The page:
No doubt you'll disagree, no doubt with passion, but terrypinder is right. Nothing could unite the justices more than a political attack on their independence. Sandra Day O'Connor didn't run around supporting the Iowa supreme court justices because she was some big champion of marriage equality. And she didn't do it because the attacks on those justices were contrary to Iowa law. She did it for the principle of judicial independence. All you have to do is read their speeches and other writings, or know a few federal judges of any party, to get this.

                If you think that judges and other government officials are by definition corrupt, then of course you'd think they would hang onto power in all circumstances. But you'd be wrong. Resignation on principle would be dramatic, but not unprecedented. See, e.g., resignation of Judge Robertson from FISA; resignations drafted in the Gonzales/Ashcroft/Comey affair; Saturday Night Massacre. No doubt they would threaten resignation in the hopes that it would not come to that, but they'd be out the door if it did come to that. And I think the same would hold true for the other 5 if the circumstances were reversed, though I'd probably only bet on 4.

                •  The Article III standard is good behavior (2+ / 0-)
                  Recommended by:
                  Villanova Rhodes, DeadHead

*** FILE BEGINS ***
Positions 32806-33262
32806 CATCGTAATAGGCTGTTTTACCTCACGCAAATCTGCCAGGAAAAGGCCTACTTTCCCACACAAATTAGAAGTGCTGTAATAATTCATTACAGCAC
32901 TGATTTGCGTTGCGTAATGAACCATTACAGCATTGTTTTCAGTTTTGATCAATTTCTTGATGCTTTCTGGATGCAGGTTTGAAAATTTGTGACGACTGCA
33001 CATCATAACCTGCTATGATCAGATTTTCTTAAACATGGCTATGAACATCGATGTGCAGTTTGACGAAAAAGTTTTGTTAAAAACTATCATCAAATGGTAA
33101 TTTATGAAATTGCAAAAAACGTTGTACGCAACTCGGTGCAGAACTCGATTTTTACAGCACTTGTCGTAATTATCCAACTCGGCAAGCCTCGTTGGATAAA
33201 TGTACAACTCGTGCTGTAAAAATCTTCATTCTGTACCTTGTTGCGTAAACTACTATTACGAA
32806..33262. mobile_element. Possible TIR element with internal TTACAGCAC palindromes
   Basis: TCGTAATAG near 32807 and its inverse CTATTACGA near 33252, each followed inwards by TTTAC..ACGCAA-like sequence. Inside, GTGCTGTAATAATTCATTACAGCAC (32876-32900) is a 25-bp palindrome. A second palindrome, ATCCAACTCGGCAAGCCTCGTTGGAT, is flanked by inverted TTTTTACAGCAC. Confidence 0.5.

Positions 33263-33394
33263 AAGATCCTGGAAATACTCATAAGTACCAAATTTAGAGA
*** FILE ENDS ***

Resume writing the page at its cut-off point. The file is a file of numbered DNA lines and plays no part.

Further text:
Has congress interpreted that as a high crime and misdemeanor standard?  I apologize for being too lazy to research the question.

                  •  Fuzzy. There's no doubt they can be removed (3+ / 0-)

                    under the HC/M standard, which is why I used that example. It's been a while since I read deeply on it. IIRC, Raoul Berger and others have argued that the good behavior clause can be used to hold them to a higher standard. I generally agree in theory, but, perhaps paradoxically, I doubt that it would be applied in practice to a SCOTUS justice. I could see it applied to lower court judges, if the disciplinary system were to break down entirely. For example, Judge Cebull of racist email fame retired as a consequence, it appears, of the Ninth Circuit judicial council review. That's probably the most likely course, but if you had someone with repeated offenses of that sort -- horrible personal behavior that didn't amount to a crime -- maybe impeachment would be contemplated.

                    Either way it's "whatever Congress decides at the time" but I think we settled with Chase that it should not be for the content of decisions. The exception I can imagine is decisions that clearly reflect cognitive impairment. When they're not capable of good behavior, removal could be appropriate absent a volitional offense, I guess. But even that is pretty unlikely given peer pressure, the ability of chief judges to just stop assigning cases to them, and salary continuation.

                    (Some have even argued that the constitution does not require impeachment as the only way to remove someone from the bench, but that's a minority view that would be a real distraction here. Sshhh.)

    •  Stuffing the court with progressives is also an (1+ / 0-)
      Recommended by:

      option.  Nothing says that the court has to have 9 members.